Gucci the Wonder Dog and his loyal friend

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Gucci
Zulema Sucre and Gucci the Yorkshire terrier on the 2014 campaign trail. Photo from Zulema Sucre’s Facebook page.

The bittersweet lot of upper end dogs in Panamanian culture

by Eric Jackson

Until recently Zulema Sucre, doctor’s wife and daughter of prominent Panamanian families, was vice minister of social development. She’s a Panameñista — a member of Panama’s oldest presently existing political movement — and a devotee of a far more ancient alliance, that symbiosis by which people and dogs bond with one another. The almost inseparable bond between Sucre and a Yorkshire terrier named Gucci might have been a bit happier experience had they been just a bit less separable, as in going to her job together and the vice minister taking Gucci out for a walk now and then, with Ministry of Social Development bodyguards in tow. But instead she ordered the bodyguards assigned to her to walk Gucci in the park, they rebelled and lost their jobs because of it, they complained through official channels and the tabloid dailies and in short order President Varela asked for and received Sucre’s resignation.

Is it a matter of Panamanian political culture? Partly. Throughout his public life Juan Carlos Varela has put up with a lot, but one of them has not been people under his supervision making him, his ministry when he was a minister or his presidency now look ridiculous. This little flap surely did. Then consider that Sucre was and the bodyguards probably were political patronage employees. Were the bodyguards holdovers from a prior administration? Could be. They have not been identified so that it might be ascertained, but the Ministry of Social Development was the first of Ricardo Martinelli’s ministries to get caught in tawdry little financial scandals, starting with overpriced purchases from Martinelli companies for a groceries for gangsters program and then it degenerated into the minister’s drunken reckless driving in the course of which far more reckless gunshots were fired. You don’t get to be a ministry bodyguard without political or family ties — those folks are not like the more professional SPI presidential guards. Did the Varela administration keep any hacks when it took over the Ministry of Social Development? There were survivors, but there was much of the turnover than happens in government every five years.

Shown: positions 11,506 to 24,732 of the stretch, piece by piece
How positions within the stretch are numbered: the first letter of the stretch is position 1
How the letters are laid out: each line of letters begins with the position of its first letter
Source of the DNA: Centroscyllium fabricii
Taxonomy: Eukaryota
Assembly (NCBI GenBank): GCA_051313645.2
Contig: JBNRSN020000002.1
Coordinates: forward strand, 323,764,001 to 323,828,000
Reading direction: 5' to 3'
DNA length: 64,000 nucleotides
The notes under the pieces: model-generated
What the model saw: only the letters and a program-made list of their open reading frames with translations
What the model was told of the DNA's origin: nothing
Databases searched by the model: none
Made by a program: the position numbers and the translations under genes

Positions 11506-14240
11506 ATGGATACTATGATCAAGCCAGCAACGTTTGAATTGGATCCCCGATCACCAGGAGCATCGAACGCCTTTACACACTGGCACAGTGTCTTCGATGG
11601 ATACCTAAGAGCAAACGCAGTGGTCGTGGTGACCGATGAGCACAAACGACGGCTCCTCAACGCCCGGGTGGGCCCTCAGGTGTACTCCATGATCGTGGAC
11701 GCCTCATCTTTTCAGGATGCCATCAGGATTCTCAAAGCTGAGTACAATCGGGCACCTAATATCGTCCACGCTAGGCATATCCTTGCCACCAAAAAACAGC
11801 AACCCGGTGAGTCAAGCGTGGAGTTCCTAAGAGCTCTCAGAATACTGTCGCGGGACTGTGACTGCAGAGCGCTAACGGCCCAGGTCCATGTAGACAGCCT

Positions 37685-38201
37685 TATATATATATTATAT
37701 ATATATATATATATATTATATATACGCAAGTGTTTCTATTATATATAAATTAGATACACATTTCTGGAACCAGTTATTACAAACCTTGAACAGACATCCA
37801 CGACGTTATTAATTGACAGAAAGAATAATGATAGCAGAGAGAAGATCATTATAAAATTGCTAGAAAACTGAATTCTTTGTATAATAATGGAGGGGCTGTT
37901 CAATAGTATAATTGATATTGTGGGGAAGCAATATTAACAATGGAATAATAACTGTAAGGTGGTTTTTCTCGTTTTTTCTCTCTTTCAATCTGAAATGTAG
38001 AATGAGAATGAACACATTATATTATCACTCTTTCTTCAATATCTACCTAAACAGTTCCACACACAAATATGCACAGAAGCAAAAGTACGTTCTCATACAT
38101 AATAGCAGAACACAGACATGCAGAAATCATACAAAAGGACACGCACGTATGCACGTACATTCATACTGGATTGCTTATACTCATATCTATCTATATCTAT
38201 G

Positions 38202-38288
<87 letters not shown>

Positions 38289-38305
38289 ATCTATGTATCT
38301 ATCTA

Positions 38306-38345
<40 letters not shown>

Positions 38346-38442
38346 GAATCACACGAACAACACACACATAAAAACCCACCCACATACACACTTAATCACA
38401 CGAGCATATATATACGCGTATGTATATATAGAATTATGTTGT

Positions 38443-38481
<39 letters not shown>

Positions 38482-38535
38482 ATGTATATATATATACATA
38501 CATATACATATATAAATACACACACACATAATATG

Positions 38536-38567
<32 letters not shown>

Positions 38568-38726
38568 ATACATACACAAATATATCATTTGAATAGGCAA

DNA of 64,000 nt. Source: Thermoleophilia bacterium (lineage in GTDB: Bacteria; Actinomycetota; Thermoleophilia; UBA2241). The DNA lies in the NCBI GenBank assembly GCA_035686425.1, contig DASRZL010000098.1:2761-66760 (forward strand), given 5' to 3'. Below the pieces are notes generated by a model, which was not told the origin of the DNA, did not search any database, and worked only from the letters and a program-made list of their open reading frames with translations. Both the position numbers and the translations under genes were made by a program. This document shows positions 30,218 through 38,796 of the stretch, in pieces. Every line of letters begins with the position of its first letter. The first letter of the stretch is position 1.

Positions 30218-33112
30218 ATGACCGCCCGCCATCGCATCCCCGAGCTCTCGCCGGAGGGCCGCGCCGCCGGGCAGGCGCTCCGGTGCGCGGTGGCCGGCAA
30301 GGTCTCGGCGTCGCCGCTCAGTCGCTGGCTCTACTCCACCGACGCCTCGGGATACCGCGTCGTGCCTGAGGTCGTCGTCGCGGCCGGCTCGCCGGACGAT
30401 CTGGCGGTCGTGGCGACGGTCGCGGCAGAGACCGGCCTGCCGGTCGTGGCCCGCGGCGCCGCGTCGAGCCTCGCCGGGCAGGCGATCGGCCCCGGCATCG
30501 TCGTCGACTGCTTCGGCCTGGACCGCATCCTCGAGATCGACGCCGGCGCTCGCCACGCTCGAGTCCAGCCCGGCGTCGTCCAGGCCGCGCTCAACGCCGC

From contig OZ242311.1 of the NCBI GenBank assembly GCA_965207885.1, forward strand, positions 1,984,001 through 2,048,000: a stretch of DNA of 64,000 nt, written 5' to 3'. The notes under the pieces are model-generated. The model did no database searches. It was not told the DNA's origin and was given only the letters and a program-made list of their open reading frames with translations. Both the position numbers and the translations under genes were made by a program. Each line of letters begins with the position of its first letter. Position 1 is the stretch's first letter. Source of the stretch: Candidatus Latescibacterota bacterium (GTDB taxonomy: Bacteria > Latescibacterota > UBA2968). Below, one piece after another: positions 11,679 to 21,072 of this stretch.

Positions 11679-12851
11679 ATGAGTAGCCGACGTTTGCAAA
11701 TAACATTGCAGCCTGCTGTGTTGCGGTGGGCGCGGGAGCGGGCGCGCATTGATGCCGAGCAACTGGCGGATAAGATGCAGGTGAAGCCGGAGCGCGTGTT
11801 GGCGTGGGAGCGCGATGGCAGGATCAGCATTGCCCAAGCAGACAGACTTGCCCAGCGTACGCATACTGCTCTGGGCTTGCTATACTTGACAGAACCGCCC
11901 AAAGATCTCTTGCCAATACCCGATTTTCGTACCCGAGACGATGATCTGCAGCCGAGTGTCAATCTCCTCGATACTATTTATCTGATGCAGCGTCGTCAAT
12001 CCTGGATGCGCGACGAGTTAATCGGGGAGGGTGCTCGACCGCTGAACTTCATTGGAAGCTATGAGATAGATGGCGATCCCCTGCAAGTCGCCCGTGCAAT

This was not Zulema Sucre’s first political job. She worked for Panama City’s municipal government during Bosco Vallarino’s sordid and shortened shift. The Ministry of Social Development, like the National Institute of Culture and a number of other government offices, has in Panamanian political culture been considered a proper place for a politically loyal socialite from the right family background. That sort of notion about qualifications is a terrible insult to social services recipients, artists and the taxpayers but to put it that way is to be considered a guttersnipe ingrate rustling one of the sacred cattle of rabiblanco philanthropy.

But consider the matter from the point of view of canine culture.

Go to Paitilla or La Cresta or Punta Pacifica early in the morning and you will run across all these maids walking the dogs of those areas’ upscale residents. The preference is for small dogs, often dogs with papers, animals that have been bought rather than rescued. (Dogs with bogus papers to inflate the prices, or despite papers with genetic maladies could have been predicted? There is a lot of that juega vivo too.) With dogs, and going upscale to horses, having a fine animal is quite the status symbol but taking care of the beast is a set of tasks to be delegated. At least, that’s a big trend among wealthier Panamanians. The notion that entrusting a dog’s care to a child is a part of the kid’s education in work habits, responsibility and humane values is not as big in upper class Panamanian culture as it is with either campesinos or gringos.

One of the complaints about Sucre was that she allowed Gucci to ride in a government car, which is supposed to be reserved for the transportation of public officials and Very Important People. The former vice minister maintained that Gucci is a VIP and that was taken by Panama’s corporate mainstream press as something akin to Caligula appointing his horse to the Roman Senate.

But so many of us of the gringo persuasion, or who know about Americans and the dogs with whom they cohabit, will understand. The dog is not just a loyal friend, but a member of the family. Of course the dog with whom one is bonded is very important. In her labor relations habits and in her expectations about the perks of public office, Zulema Sucre may have been typical of her caste of Panamanians. But her attitude about Gucci makes her an honorary gringa. Let this little Yorkie soothe her through her mortification, which really ought to be ephemeral given the gravity of the offense, and let Ms. Sucre and Gucci walk proudly together through the park, with their heads held high. There are higher forms of loyalty than the partisan ones.

 

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